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By Naomi's instruction, Ruth passes the night at Boaz's feet: Boaz acknowledges the right of a kinsman: Ruth relates to Naomi all that had happened.
Before Christ 1376.
Ruth 3:1. My daughter, shall I not seek rest for thee— This, according to the eastern mode of expression, is a strong affirmative. As Ruth had shewn so much piety and affection to her mother, Naomi thought it her duty to do all in her power to provide for her; and, as Providence had in so remarkable a manner directed her to Boaz, she devised the following method of calling upon him to perform that duty which the law required from him. A circumstance which must be kept in mind, to preserve both Naomi and Ruth from any imputation of immodesty: nor, indeed, ought we to judge too hastily of a history like this, without a due attention, not only to the peculiar laws, but to the striking simplicity of the manners of those times, with a pleasing picture whereof every trait in this history presents us.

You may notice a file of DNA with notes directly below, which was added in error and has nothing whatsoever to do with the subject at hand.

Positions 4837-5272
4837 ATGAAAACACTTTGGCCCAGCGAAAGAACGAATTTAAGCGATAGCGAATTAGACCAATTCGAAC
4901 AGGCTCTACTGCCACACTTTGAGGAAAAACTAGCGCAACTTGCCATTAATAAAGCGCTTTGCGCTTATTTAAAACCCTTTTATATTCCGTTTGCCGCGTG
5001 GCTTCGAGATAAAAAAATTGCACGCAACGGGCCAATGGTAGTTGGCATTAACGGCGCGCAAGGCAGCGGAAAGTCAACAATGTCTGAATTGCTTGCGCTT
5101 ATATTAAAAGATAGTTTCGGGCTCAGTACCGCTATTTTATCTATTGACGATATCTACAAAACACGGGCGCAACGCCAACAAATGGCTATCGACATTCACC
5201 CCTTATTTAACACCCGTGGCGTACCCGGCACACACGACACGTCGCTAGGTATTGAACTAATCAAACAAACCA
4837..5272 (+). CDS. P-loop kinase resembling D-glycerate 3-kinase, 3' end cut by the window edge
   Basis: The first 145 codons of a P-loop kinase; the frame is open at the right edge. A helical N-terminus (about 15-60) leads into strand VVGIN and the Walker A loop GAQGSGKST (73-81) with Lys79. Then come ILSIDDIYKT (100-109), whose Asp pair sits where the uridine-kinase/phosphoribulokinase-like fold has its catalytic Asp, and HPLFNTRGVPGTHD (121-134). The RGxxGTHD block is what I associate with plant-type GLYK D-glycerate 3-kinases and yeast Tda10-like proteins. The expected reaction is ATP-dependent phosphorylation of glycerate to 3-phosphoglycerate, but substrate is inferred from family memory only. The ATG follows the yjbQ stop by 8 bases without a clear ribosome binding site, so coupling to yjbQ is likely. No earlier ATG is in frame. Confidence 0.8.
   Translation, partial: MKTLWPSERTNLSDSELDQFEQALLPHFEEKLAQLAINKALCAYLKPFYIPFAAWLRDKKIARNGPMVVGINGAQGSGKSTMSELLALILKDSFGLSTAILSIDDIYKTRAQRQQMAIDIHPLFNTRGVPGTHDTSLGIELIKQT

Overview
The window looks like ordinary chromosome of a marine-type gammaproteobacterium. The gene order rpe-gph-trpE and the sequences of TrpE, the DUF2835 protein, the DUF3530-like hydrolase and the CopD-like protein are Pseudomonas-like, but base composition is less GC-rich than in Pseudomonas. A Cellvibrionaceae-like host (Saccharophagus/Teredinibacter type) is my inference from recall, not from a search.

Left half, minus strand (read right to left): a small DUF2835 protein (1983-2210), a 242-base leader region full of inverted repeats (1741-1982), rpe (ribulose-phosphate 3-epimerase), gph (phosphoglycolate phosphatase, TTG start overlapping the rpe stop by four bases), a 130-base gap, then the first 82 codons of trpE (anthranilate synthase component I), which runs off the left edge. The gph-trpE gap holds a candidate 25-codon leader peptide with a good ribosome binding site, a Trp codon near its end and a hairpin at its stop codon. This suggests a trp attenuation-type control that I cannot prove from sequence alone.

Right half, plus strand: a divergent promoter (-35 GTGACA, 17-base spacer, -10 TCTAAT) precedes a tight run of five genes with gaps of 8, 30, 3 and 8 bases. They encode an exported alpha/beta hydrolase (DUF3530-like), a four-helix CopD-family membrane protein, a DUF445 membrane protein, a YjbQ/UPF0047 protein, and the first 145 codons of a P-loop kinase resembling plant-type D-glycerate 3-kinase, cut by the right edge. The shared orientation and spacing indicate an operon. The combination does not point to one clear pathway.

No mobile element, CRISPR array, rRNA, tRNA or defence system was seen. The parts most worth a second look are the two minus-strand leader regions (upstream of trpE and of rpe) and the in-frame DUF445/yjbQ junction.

Ruth 3:2. Behold, he winnoweth barley— It is plain from the 7th verse, that this was a season of feasting, and that a kind of feast was given upon a completion of the harvest. The Chaldee paraphrase upon the 7th verse is, the heart of Boaz rejoiced, and he blessed God who had heard his prayer, and removed the famine from the land of Israel.
Ruth 3:3. Put thy raiment upon thee, &c.— Her best clothes or ornaments, as some of the versions express it. It is not easy to tell at this distance of time, and under this difference of manners, why Naomi advised Ruth to this secret method of proceeding. To some persons, it will seem that it would have been better for her to have claimed publicly the right of redemption from Boaz: but, unquestionably, Naomi, who was a pious woman, had sufficient reasons for her mode of proceeding; and, well satisfied of the honour of Boaz, as well as the modesty of Ruth, she had no apprehensions of any consequences which might impugn the reputation of either.